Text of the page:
Has The RBI Stepped Up Support For Government Borrowings?
RBI Governor Shaktikanta Das InterviewA naval officer walks past the Reserve Bank of India building in Mumbai, India. (Photographer: Kanishka Sonthalia/Bloomberg)

Has The RBI Stepped Up Support For Government Borrowings?

The Reserve Bank of India, which, among its many roles, is also the debt manager to the Government, appears to be stepping up its interventions to support increased borrowings by the centre.

The government’s financing needs have surged as it tries to counter the economic fallout from the spread of Covid-19. While expenditure has surged, revenue has dropped due to a sudden stop in business activity.

The RBI has already increased the ‘Ways And Means Advances’ limit to Rs 1.25 lakh crore for the first half of FY21. This helps meet any short-term cash mismatch faced by the government. The central bank also restarted government bond purchases under open-market-operations in March but has not announced any such purchase in April so far.

Now signals emerging from the debt markets suggests that the RBI may be going much further to support the government’s borrowing needs.

Signal 1: Bids At Primary Auction Surge

A Rs 20,000 crore government bond auction held on Friday saw a surge in bidding interest, which market participants termed as unusual.

According to data from the RBI, the bids submitted for the Rs 20,000 crore bonds on offer surged to Rs 85,135 crore. The bid-to-cover ratio surged to 4.25 times. The last auction, held a week ago on April 9, had a bid-to-cover ratio of about 3 times.

At least three senior debt market bankers said that the increased bidding had led to chatter that the RBI may have intervened by placing bids via primary market dealers.

There was heavy bidding and a sudden flow of liquidity to the government security and treasury bill market today, suggesting RBI intervention, said one of the bankers, who works at a large primary dealership. He spoke on condition of anonymity. A second bankers, also at a primary dealership, said that RBI likely bought government bonds via primary dealerships. He too spoke on condition of anonymity.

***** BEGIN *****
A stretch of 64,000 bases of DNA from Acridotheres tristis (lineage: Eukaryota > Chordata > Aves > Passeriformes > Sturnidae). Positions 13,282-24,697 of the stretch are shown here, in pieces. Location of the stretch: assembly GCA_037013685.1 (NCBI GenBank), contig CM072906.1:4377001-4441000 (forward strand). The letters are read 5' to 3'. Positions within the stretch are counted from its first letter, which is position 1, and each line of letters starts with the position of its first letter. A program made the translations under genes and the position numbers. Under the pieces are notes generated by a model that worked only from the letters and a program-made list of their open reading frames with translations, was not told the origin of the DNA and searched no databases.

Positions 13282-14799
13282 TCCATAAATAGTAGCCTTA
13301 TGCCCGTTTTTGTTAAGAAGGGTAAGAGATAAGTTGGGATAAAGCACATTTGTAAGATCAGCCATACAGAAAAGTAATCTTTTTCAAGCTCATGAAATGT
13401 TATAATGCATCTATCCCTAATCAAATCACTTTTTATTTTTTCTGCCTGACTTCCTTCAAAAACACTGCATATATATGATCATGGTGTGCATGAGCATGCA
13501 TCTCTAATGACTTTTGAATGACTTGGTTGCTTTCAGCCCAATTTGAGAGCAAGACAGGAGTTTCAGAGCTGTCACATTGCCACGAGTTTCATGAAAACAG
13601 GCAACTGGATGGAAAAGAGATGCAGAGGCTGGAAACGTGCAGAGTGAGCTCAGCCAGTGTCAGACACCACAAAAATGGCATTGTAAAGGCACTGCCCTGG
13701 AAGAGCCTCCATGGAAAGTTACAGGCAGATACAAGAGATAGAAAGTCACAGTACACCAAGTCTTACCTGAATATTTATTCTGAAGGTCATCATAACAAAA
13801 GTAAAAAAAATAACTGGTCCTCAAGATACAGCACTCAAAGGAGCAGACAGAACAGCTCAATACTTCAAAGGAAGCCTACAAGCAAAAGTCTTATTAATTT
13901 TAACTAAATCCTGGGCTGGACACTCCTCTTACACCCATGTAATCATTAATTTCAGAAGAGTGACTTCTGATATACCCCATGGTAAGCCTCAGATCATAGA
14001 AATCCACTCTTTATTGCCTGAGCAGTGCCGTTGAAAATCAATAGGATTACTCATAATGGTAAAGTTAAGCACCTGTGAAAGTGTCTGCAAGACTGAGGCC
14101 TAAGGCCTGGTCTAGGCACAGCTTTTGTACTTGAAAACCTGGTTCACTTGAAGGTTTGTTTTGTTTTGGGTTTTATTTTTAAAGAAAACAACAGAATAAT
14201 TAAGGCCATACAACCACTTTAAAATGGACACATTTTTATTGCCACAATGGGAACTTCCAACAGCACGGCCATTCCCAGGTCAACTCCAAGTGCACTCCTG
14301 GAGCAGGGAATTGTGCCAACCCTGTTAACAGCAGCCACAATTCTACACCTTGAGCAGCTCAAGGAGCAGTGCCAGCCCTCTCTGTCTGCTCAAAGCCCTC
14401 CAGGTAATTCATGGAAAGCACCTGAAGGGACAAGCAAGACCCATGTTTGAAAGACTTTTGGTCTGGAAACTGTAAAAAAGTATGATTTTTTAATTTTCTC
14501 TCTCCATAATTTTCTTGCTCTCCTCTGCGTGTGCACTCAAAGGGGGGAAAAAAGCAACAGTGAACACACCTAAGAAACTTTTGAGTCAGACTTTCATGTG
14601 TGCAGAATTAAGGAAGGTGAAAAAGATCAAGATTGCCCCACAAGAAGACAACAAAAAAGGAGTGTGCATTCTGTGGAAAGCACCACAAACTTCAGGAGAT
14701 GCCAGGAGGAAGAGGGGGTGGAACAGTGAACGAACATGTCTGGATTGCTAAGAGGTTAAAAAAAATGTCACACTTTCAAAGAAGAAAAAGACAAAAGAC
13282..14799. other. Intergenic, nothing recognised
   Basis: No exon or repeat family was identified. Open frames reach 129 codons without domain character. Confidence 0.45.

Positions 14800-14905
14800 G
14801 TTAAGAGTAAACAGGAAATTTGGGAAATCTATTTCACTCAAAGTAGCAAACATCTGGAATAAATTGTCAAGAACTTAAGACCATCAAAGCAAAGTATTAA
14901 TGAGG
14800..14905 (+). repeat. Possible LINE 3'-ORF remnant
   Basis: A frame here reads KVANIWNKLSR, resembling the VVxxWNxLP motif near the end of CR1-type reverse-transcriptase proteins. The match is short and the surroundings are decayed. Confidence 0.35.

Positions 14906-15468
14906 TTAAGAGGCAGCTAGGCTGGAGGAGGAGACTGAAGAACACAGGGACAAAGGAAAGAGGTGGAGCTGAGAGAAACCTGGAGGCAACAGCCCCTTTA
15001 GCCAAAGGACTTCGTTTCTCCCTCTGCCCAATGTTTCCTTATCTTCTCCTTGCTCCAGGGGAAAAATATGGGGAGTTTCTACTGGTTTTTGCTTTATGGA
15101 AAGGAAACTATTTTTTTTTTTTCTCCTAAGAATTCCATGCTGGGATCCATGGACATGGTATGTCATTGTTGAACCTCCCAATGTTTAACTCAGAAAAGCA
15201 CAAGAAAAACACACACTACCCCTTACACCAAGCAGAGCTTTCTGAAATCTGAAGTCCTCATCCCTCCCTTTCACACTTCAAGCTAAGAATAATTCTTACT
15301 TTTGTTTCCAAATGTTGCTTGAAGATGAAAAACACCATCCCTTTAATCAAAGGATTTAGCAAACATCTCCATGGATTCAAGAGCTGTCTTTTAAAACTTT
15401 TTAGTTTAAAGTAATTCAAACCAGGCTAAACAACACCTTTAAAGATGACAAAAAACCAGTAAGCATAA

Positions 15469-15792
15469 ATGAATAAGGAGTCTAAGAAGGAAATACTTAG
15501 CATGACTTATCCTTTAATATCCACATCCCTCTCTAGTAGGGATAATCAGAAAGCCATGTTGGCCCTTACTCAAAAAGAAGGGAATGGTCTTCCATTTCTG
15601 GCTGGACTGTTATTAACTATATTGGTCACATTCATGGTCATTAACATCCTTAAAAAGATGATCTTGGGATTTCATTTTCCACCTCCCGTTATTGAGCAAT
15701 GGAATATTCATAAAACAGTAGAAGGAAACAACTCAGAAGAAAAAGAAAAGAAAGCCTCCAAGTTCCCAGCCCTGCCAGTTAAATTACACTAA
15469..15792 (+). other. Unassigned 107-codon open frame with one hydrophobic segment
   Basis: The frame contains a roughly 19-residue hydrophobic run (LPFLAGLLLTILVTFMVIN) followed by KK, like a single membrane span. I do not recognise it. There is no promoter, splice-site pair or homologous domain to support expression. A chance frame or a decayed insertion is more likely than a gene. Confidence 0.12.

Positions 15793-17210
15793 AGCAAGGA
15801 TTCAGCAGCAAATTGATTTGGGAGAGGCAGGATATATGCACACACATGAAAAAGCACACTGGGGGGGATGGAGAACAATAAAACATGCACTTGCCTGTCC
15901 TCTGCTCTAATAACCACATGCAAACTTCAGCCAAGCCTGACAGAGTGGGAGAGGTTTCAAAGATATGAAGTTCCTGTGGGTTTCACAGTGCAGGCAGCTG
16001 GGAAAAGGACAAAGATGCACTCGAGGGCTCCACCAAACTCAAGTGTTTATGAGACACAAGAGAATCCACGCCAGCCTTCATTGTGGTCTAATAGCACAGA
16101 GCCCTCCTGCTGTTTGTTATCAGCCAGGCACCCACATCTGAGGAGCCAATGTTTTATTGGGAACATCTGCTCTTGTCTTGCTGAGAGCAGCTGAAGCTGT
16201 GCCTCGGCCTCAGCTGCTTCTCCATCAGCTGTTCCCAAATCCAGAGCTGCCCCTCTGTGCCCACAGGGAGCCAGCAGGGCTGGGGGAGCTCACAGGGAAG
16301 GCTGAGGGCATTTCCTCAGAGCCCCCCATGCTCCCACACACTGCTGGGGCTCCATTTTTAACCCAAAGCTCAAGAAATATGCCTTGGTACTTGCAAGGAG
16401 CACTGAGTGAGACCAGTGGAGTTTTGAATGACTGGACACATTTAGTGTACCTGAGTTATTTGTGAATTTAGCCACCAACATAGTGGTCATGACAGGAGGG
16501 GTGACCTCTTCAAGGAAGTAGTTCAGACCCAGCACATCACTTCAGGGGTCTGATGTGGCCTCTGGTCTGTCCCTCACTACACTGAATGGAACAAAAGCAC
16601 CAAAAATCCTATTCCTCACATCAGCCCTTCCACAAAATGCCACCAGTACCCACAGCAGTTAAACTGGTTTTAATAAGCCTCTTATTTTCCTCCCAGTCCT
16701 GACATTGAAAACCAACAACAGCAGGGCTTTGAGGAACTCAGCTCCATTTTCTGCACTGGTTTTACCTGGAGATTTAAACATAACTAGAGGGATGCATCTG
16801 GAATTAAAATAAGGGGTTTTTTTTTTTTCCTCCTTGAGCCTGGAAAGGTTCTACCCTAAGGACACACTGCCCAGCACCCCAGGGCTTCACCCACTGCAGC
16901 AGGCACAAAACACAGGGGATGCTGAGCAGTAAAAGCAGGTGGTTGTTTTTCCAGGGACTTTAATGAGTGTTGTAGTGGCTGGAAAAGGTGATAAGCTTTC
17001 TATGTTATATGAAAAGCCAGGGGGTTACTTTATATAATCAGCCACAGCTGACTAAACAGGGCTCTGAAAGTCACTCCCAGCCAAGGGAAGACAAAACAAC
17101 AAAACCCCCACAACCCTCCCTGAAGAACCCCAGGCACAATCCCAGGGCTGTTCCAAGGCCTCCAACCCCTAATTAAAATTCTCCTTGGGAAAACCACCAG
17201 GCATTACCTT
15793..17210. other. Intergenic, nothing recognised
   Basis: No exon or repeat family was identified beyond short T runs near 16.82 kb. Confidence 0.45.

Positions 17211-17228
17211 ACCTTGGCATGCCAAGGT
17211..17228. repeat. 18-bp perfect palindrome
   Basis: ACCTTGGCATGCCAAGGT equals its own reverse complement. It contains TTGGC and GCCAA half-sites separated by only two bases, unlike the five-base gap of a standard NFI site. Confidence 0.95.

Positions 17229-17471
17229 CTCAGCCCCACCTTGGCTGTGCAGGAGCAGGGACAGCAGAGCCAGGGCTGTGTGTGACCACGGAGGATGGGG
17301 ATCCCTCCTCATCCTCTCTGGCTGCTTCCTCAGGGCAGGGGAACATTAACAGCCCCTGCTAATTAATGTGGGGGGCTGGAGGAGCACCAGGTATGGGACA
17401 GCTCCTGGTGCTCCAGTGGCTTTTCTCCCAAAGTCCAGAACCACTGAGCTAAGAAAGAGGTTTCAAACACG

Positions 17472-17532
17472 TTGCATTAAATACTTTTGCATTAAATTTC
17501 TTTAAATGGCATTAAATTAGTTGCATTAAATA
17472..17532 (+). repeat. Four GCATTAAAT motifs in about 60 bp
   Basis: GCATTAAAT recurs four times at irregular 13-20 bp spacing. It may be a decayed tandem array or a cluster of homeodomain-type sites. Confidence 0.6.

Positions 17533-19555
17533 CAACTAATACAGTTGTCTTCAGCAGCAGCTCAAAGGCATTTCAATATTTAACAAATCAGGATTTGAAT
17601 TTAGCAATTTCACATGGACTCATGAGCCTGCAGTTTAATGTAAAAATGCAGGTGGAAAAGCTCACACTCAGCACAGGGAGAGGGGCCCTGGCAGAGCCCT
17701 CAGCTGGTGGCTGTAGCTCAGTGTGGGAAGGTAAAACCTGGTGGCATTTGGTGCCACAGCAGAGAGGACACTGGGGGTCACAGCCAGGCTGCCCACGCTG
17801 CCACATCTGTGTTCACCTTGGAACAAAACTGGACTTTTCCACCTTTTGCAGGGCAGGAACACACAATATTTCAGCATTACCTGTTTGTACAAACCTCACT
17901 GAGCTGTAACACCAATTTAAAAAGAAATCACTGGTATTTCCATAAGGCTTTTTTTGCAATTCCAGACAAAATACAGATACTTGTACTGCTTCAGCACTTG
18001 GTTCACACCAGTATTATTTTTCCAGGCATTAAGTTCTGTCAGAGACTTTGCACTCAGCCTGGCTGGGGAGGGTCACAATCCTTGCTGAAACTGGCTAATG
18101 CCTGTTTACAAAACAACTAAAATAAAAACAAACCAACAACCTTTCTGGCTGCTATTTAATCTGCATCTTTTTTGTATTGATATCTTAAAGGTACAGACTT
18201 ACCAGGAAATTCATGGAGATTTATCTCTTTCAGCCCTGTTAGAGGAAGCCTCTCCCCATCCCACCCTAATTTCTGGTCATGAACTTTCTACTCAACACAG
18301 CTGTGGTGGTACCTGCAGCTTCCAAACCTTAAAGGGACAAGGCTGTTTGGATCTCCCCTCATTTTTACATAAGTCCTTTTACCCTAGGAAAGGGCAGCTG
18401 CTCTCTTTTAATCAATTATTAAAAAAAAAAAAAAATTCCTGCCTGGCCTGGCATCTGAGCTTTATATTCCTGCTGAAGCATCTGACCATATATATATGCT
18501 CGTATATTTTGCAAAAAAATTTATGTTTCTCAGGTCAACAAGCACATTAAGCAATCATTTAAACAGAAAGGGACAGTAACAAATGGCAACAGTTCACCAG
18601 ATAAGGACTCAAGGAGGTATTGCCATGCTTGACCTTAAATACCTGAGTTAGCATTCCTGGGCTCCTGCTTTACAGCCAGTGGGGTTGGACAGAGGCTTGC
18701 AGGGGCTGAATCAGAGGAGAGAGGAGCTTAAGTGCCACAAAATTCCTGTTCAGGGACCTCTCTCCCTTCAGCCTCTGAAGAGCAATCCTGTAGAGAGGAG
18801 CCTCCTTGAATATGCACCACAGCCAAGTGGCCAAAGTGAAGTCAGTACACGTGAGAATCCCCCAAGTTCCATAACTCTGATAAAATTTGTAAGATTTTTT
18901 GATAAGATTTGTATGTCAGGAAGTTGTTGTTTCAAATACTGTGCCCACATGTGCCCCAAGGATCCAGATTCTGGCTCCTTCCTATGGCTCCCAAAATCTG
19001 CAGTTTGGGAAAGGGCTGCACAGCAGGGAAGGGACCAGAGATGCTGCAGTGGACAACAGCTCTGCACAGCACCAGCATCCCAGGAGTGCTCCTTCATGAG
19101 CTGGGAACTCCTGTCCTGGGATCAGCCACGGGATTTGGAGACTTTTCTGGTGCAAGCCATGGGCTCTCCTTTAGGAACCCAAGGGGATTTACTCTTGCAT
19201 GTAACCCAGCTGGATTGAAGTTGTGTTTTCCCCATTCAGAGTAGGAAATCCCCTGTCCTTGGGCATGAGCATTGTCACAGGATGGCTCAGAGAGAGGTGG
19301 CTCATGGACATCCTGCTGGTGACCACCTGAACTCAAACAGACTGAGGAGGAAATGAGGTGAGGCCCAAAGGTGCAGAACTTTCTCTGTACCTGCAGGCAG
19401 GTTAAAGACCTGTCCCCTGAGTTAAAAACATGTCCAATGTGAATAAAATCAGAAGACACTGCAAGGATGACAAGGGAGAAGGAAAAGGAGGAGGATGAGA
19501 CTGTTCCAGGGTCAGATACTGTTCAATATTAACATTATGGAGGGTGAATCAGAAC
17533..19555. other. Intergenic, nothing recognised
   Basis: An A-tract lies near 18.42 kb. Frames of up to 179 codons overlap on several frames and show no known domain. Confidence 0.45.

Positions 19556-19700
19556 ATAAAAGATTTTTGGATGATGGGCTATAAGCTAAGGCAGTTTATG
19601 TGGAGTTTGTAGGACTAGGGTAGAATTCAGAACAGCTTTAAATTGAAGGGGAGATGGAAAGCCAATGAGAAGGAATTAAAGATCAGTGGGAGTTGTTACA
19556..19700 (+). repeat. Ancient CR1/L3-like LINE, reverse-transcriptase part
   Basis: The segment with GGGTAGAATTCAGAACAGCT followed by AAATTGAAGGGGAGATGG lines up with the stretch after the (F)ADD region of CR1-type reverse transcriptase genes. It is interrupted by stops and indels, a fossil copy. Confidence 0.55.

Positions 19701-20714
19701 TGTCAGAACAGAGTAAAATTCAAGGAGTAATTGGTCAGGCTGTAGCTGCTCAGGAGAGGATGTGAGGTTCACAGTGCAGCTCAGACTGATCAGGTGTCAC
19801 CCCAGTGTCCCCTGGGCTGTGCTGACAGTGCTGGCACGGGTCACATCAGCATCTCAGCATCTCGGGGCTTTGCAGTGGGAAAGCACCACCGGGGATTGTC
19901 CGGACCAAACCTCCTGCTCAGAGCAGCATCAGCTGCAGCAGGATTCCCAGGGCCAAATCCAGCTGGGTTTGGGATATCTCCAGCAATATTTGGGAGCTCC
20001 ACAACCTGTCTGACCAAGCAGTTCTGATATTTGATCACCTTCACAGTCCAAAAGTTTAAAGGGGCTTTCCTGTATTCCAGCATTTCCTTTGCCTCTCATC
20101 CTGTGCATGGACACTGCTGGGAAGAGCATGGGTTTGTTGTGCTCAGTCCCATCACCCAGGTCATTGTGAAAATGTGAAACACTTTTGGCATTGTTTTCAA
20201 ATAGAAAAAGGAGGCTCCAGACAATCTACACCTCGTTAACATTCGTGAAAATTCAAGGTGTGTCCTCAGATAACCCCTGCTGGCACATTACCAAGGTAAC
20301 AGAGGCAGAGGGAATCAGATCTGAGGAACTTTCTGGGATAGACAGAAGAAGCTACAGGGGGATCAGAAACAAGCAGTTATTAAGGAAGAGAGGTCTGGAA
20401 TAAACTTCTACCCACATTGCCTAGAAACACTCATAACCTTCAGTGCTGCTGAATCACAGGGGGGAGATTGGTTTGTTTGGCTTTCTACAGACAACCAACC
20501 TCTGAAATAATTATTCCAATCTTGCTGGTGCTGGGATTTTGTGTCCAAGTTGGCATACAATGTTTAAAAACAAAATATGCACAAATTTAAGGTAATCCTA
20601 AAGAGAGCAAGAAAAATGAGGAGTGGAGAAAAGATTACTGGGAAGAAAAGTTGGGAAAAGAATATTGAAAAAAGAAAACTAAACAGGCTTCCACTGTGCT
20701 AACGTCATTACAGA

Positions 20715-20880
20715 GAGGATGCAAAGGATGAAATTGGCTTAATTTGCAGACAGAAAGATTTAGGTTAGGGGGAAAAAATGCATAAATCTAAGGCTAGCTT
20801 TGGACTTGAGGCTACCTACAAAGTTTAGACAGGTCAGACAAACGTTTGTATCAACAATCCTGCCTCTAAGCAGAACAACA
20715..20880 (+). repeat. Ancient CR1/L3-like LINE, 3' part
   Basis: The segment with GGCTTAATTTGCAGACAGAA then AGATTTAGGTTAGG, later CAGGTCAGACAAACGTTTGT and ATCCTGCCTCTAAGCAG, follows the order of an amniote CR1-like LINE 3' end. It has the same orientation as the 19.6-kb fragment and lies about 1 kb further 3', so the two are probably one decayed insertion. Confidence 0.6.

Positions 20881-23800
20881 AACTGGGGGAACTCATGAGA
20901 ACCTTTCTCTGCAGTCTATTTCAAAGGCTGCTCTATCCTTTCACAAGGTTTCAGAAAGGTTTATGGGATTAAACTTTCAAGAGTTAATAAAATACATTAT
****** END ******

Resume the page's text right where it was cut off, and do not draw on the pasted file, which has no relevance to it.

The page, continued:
While this takes the RBI a step closer to direct monetisation of the government’s deficit, the central bank hasn’t yet gone that far. The second banker quoted above said that direct monetisation would include government bonds being directly placed with the RBI.

On Friday, Cogencis newswire quoted government officials as saying that the RBI had indirectly participated in the primary auction via primary dealers but that there was no decision to privately place bonds with the RBI.

An spokesperson for the RBI did not comment.

Signal 2: Intervention In Secondary Markets

It wasn’t just the primary auction that saw a surge in bidding. Data from the Clearing Corporation of India Ltd also shows that there was heavy trading for government bonds.

A total of 1,358 trades worth Rs 14,235 crore took place in the 6.45 percent 2029 government security. There were 295 trades worth Rs 5,400 crore in the 6.18 percent 2024 government bond. Volumes were higher than usual, the first of the bankers quoted above said.

Yields fell across most maturities on Friday. To be sure, the RBI’s decision to cut the reverse repo rate also brought down short term bond yields.

A clearer indication of increased RBI intervention in the secondary markets came from data released by the RBI in its Weekly Statistical Supplement. This data showed that the central bank has been buying up government securities even on dates when there were no scheduled open market operations planned.

Between April 7-9, the RBI purchased Rs 14,660 crore worth of government securities through open-market-operations, even though these securities were not notified as per the RBI’s usual OMO schedule. Two debt market bankers said these purchases were likely of treasury bills based on volume data for those days of trade.

Signal 3: Higher T-Bill Borrowings

Should the RBI be intervening to buy treasury bills in the secondary market, it would support the increased short-term borrowings by the government.

In a release on Friday, the central bank announced that the government will auction Rs 45,000 crore worth of treasury bills on April 22, double the amount initially scheduled. This includes: Rs 15,000 crore through 91-day T-Bills; Rs 16,000 crore through 182-day T-Bills; Rs 14,000 crore through 384-day T-Bills.

In the two auctions conducted in the first two weeks of the new fiscal, the central government has already borrowed Rs 49,970 crore through treasury bills, according to data from the RBI. In comparison, during the first two auctions in April last year, the government raised Rs 39,996 crore through treasury bills.

Also read: India Central Bank Buys Bonds in Secondary Market to Cool Yields

Not Yet Direct Monetisation

While the RBI’s interventions so far are not akin to what is traditionally considered to be direct deficit monetisation, experts say that the RBI’s support to government borrowings will need to rise in the current environment.

Eventually, the central bank will have to monetise the deficit, either directly or through open market operations, said Govinda Rao, chief economist at Brickwork Ratings. “They can’t avoid doing that,” he added.

BQ Install

Bloomberg Quint

Add BloombergQuint App to Home screen.